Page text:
Medical science seems to have grown into a monster successful at defeating the very purpose of the medical profession, ‘to cure sometimes, to relieve often and to comfort always.’ Instead it has turned out, in a large percentage of clinical circumstances to inflict suffering particularly towards the end of life.

The only reasonable solution seems to be generating public discussions about death. Surely, we should be discussing about humane end of life care way more than we discuss euthanasia? We should be discussing access to palliative care which would look after not only the physical needs, but also the emotional, social and spiritual needs of the patient and the family. If we facilitate it, the phase of dying could even be a rich experience during which past grievences and quarrels can be washed away with forgiveness and love. And then perhaps the person could face the inevitable end with some peace of mind and a sense of fulfilment.  And then, the family could live with the memories of their loved ones, atleast with some little pleasure thinking of the good times they have spent together and the love and care that they have shared between them.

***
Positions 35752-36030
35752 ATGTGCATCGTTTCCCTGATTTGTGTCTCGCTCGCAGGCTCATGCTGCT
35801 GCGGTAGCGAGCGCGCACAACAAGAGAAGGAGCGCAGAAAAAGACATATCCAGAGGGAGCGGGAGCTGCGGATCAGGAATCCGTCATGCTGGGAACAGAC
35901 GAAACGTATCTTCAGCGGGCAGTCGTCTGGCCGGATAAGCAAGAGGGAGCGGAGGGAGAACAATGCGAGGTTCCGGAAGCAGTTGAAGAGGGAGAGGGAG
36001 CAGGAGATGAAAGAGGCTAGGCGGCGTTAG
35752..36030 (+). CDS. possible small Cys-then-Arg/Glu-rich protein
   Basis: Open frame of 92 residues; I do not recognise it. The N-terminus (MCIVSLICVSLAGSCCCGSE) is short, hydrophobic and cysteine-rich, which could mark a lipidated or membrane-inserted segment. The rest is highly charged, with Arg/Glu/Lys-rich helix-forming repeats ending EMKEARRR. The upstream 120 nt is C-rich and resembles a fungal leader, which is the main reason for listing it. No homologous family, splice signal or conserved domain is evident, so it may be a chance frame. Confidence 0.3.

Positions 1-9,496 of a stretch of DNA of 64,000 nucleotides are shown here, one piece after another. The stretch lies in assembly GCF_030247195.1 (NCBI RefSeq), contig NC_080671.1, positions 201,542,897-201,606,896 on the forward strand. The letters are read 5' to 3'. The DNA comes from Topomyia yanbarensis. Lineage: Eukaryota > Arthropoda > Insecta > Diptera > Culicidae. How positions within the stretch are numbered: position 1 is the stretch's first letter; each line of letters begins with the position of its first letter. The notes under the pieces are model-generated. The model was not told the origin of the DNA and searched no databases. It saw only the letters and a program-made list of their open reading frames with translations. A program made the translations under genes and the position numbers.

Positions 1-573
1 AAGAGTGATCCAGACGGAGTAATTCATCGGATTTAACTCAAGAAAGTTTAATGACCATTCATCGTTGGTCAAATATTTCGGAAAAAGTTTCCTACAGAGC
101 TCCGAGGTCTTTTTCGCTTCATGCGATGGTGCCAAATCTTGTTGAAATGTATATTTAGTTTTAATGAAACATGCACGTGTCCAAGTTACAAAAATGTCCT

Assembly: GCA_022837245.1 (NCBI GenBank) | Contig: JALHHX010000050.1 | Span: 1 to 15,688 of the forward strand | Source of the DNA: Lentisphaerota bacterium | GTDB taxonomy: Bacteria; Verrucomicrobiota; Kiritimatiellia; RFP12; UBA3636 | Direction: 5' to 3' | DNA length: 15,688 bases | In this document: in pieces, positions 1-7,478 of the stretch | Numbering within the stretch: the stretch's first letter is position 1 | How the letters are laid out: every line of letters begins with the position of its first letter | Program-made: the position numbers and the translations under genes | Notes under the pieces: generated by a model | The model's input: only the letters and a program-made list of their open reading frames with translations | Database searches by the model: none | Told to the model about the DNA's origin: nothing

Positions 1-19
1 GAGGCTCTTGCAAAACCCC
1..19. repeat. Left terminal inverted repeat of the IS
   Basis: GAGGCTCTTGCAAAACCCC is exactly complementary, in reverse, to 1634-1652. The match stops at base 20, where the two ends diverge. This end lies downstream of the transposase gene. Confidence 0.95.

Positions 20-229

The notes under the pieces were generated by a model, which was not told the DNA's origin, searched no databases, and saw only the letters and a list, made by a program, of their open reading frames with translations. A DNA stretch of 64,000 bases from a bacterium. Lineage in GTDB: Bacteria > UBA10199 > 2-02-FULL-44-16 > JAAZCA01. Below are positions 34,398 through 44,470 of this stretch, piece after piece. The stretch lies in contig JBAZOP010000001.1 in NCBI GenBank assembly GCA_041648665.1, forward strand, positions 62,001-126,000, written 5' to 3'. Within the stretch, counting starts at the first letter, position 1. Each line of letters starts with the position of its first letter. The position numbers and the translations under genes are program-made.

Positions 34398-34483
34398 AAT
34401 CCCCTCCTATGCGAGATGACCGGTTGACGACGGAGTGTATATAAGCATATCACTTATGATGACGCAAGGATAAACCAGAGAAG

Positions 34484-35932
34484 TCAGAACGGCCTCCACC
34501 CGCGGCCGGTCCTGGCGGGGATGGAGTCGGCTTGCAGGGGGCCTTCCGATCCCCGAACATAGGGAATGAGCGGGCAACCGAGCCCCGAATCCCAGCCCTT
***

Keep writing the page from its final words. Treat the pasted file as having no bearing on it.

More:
In “The Tibetan Book of Living and Dying”, Sogyal Rimpoche writes, ”One of the things I hope for from this book is that doctors all over the world will take extremely seriously the need to allow the dying person to die in silence and serenity. I want to appeal to the goodwill of the medical profession and hope to inspire it to find ways to make the very difficult transition of death as easy, painless, and peaceful as possible. Peaceful death is really an essential human right, more essential perhaps than even the right to vote or the right to justice; it is a right on which, all religious traditions tell us, a great deal depends for the well-being and spiritual future of the dying person. There is no greater gift of charity you can give than helping a person to die well”.